ISLAMABAD: In the face of demand from gas utilities to raise their prescribed price and metre rent by up to 123% and 100% respectively, the Oil & Gas Regulatory Authority (Ogra) has agreed to get gas metre checks carried out by neutral third parties rather than by gas firms themselves.
The Ogra will take up the petition submitted by Sui Southern Gas Company (SSGCL) for Rs79 per million British Thermal Unit (MMBTU) at a public hearing on Monday (today) or for a rise of around 11pc in its prescribed price to meet its projected revenue requirement (ERR) during the current fiscal year (2020-21).
According to Ogra, the SSGCL announced to the regulator that during the current year its prescribed price was expected to average Rs822.25 per MMBTU (unit) from the current cost of Rs743.25 per unit, hence the need for an increase in its price of Rs79 per unit. This will give the Karachi-based gas utility servicing Sindh and Balochistan additional revenue of around Rs28.24bn.
Utilities seek increase in price and meter rent by up to 123pc and 100pc, respectively
This will be followed on Thursday (November 26) by another public hearing on a petition lodged by Sui Northern Gas Pipelines Limited (SNGPL) for a rise of Rs774 per unit (123pc) in its prescribed ERR prices for FY2020-21, including previous years’ unrecovered price dues. The SNGPL has also sought a rise of about 100pc in its monthly metre rent.
The SNGPL said according to Ogra, that its average prescribed price for FY2020-21 was Rs1,405 per unit, up from the current Rs631.41 per unit cost. The requested increase of Rs773.50 per unit is approximately 123pc higher than the current cost. This is expected to yield increased revenue of around Rs250bn. This comprises approximately Rs36bn of new funds owing to the FY2020-21 sales deficit and approximately Rs215bn from previous years.
Moreover, for the current fiscal year the SNGPL measured the cost of operation of re-gasified liquefied natural gas at Rs72.33 per container. The same day, on October 15, both companies filed their applications, which were then amended on November 4.
Ogra has oddly withheld the filing of tariff petitions on its website by both utilities on a topic that would affect a significant number of manufacturing, commercial, domestic, fertiliser, cement and other gas and RLNG users. In virtual view of the Covid-19 hazard, Ogra will hold public hearings, but it requested interveners to receive hard copies after paying Rs2 per page fees.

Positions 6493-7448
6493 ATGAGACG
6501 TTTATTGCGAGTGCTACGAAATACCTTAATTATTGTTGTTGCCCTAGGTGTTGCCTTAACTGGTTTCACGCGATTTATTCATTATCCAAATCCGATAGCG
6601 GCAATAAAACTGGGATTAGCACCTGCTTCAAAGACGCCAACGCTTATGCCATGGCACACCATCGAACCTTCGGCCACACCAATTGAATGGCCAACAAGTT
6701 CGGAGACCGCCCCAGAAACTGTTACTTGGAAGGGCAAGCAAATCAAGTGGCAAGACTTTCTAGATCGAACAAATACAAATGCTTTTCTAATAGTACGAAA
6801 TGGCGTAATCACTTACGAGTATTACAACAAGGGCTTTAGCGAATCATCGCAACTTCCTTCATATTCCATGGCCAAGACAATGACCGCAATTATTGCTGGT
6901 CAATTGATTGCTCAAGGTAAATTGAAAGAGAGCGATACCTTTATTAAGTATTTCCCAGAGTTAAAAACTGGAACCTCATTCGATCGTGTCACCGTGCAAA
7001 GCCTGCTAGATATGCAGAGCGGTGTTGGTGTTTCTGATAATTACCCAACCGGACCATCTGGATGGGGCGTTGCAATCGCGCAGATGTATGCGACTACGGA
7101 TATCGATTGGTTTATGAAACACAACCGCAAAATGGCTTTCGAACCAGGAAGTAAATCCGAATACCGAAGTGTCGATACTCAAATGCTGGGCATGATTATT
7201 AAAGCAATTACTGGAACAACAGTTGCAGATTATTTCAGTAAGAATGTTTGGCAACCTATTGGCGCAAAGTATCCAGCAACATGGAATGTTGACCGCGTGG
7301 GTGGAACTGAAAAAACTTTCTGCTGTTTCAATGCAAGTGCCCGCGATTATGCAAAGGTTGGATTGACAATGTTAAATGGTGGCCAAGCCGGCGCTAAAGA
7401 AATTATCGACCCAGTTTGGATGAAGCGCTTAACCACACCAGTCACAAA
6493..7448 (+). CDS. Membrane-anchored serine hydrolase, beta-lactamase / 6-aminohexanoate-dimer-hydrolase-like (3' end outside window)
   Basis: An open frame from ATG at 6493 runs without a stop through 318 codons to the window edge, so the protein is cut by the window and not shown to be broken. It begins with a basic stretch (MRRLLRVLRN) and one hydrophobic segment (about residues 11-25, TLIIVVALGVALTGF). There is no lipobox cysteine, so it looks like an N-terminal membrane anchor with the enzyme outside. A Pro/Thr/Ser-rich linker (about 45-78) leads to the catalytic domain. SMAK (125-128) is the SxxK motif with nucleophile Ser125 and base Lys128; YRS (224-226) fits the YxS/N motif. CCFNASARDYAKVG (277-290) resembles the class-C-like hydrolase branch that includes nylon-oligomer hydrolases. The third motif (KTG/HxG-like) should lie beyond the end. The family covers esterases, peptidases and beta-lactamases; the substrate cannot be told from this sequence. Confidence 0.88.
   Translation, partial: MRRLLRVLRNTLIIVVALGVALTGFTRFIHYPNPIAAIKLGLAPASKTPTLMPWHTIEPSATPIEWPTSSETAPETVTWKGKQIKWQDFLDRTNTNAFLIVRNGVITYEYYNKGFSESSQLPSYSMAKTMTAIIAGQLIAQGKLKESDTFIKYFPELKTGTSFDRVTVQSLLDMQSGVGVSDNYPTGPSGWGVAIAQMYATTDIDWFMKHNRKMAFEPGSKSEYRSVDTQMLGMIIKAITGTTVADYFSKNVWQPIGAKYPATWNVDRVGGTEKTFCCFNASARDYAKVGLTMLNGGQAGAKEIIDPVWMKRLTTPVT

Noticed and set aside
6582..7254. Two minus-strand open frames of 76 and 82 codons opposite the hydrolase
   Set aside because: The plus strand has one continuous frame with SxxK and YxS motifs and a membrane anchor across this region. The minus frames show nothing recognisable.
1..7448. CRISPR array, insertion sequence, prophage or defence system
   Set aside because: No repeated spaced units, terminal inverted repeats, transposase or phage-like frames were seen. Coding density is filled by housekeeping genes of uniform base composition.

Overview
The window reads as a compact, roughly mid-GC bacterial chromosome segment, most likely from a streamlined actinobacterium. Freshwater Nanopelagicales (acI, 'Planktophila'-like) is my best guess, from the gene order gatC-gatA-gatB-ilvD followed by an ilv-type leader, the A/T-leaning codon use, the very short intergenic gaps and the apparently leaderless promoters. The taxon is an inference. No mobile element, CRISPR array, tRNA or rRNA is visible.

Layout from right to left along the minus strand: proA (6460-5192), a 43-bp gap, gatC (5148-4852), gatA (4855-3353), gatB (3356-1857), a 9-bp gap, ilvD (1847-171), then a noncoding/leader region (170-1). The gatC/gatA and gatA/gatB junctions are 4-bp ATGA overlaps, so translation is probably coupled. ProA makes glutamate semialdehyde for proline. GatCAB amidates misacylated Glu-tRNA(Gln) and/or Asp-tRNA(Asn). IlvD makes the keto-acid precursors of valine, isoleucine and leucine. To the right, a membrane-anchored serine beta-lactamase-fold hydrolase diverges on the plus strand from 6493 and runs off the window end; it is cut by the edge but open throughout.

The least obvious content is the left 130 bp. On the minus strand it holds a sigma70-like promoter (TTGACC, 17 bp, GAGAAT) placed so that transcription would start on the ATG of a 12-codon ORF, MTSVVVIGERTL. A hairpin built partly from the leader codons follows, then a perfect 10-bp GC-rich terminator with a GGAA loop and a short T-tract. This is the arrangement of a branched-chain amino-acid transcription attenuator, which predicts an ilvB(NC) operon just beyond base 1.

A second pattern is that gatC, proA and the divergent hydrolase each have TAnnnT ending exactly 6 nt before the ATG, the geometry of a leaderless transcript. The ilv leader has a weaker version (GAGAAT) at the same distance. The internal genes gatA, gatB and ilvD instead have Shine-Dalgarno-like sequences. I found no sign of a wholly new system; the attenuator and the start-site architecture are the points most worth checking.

On the other side, the authority has also agreed to induce neutral third parties to test gas metres in theory. The regulator was in an advanced phase of formally inviting expressions of interest (EOIs) to employ independent credible parties to provide gas metre testing services, a senior Ogra official said.
The official claimed that a number of gas customers were seeking impartial gas metre monitoring rather than current testing procedures by the gas providers themselves, pointing out conflicts of interest.
It was in this sense that Muhammad Arif, a member of Ogra’s gas, recently tried to verify the probability of ‘third-party certification’ of SSGCL and SNGPL gas metres from the Pakistan Council for Science and Industrial Research (PCSIR), the Pakistan Atomic Energy Commission (PAEC), the Pakistan Hydrocarbon Institute (HDIP), the Geneva-based SGS testing and certification firm or some other metre testing firm.
According to officials, since the creation of Ogra more than two decades ago, the two gas utilities themselves have been calibrating, installing, de-installing and checking customer gas metres in their own testing workshops and on the basis of their own opinion, making accusations against customers.
“This practise is unfair and unreasonable and on various occasions has been repeatedly objected to by customers,” the gas member is stated to have said, noting that “even under the eyes of law, no one can be both prosecutor and judge at the same time.”